With all challenges come opportunities. Covid-19 will most likely be the single largest challenge and disrupter of a generation. It has the potential to create the greatest significant shift in working behaviours and standards of the past hundred years. Workspace consultants, enlightened clients, designers, researchers and commentators have been hammering the agile / home/ remote working drum for the past twenty years or more, waiting patiently for this kind of opportunity. More →

A brief history of workplace disruption

A brief history of workplace disruption

Office work has existed in some form ever since people started writing on tablets and papyrus. Depictions of clerical staff are common in the Bible and on the walls of pyramids. In the mid 14th Century the Church of San Nicolò, commissioned the artist Tomaso da Modena to create the fresco in the chapter room of the church depicting forty monks of the order hard at it at their desks. The word office itself derives from the famous Uffizi in Florence, created in 1560. More →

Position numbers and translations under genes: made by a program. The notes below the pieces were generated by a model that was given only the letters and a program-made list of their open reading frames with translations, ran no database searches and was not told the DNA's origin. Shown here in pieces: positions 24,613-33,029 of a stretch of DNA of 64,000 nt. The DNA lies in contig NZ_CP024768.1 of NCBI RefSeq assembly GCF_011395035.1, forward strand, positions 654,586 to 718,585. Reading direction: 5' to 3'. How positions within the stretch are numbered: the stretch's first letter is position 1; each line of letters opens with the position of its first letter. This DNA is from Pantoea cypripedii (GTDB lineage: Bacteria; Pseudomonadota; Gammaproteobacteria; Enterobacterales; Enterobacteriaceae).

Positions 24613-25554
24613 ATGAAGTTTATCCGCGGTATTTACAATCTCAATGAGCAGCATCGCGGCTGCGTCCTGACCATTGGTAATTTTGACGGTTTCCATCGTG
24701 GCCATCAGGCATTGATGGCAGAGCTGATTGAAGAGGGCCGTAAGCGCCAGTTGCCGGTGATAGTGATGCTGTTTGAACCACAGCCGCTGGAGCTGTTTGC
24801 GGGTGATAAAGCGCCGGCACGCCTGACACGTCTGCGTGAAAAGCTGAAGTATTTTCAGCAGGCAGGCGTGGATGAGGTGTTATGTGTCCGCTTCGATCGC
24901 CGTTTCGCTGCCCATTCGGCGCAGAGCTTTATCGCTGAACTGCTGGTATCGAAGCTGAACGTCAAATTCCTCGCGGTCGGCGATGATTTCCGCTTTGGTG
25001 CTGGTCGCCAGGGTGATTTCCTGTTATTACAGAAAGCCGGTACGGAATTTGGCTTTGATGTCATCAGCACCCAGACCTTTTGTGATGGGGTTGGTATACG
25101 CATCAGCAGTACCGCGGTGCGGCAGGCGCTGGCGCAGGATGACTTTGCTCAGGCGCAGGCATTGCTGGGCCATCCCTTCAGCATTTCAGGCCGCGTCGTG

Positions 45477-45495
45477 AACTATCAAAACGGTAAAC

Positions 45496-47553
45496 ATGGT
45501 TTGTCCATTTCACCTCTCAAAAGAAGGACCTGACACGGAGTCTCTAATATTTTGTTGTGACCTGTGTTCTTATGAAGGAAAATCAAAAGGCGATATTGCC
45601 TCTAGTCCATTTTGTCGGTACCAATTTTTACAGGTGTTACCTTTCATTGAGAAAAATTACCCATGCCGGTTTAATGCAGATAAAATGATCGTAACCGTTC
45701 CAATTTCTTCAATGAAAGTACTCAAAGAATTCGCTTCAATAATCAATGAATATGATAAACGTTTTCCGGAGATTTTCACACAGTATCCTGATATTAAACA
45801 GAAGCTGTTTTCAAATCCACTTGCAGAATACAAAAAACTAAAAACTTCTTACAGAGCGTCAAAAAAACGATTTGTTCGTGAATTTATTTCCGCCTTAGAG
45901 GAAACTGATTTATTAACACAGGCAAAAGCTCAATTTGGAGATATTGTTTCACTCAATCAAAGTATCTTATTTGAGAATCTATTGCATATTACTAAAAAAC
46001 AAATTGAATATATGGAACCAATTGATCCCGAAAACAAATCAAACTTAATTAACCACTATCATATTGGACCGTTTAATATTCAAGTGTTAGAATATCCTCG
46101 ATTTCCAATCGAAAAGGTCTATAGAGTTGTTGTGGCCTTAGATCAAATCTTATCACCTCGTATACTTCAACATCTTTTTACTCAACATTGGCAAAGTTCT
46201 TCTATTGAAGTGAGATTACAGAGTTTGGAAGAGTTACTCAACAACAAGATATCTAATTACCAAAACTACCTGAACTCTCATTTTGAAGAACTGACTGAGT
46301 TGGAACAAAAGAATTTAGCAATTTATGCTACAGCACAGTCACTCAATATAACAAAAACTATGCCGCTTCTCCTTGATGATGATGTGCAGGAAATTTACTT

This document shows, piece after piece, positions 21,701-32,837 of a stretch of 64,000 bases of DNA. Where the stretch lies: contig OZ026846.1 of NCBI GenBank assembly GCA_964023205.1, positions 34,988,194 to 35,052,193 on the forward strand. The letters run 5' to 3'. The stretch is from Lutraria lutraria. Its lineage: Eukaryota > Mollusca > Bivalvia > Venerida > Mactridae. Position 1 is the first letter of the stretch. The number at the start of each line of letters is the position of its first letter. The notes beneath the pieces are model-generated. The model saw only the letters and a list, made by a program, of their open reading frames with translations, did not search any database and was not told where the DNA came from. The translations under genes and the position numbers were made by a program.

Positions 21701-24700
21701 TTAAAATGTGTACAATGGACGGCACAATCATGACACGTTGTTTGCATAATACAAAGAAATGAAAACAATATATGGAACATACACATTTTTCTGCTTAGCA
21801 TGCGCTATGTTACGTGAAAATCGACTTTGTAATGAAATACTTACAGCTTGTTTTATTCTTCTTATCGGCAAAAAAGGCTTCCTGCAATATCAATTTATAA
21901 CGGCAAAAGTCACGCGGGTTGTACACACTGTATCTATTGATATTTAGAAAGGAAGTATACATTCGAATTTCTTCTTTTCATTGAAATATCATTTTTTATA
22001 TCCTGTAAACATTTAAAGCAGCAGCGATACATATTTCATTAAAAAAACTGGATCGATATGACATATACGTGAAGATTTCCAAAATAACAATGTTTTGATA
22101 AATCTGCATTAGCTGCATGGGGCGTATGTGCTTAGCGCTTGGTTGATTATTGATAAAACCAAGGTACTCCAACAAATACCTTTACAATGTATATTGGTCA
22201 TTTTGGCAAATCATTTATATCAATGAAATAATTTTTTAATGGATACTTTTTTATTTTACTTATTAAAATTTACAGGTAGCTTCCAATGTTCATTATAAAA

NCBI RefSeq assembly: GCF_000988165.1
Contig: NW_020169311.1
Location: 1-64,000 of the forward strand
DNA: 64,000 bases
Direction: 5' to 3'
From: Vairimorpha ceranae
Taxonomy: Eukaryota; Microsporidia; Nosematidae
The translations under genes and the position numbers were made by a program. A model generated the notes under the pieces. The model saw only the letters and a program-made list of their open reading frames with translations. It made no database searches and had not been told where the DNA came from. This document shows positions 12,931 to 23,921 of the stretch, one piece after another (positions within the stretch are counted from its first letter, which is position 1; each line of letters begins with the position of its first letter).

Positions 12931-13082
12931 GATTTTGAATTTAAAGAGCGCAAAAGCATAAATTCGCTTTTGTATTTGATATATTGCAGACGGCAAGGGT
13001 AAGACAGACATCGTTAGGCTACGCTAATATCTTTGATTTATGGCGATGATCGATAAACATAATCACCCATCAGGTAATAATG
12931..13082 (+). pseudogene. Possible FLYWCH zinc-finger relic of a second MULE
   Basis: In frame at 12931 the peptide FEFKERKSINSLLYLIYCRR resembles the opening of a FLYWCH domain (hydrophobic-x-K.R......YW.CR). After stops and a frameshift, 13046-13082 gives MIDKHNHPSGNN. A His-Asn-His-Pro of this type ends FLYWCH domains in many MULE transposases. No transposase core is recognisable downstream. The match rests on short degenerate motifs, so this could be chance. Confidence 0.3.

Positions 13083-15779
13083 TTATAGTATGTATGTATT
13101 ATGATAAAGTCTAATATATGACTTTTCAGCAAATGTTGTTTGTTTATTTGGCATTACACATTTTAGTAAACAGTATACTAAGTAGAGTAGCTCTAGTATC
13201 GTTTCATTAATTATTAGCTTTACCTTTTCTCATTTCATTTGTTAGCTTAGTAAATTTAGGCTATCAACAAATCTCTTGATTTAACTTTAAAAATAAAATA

The integration of people, place and policy will define the new workplace era

The integration of people, place and policy will define the new workplace era

A new era for the workplaceWith a new decade comes a renewed focus on talent for workplace designers. Employers are beginning to better understand the value in hiring neurodiverse employees for creative and strategic thinking. They also understand that creating physical and digital workspaces, which blend the principles of universal design (making spaces accessible for the broadest possible range of individuals), and encouraging wellness are essential for attracting top talent and giving their business a competitive edge. More →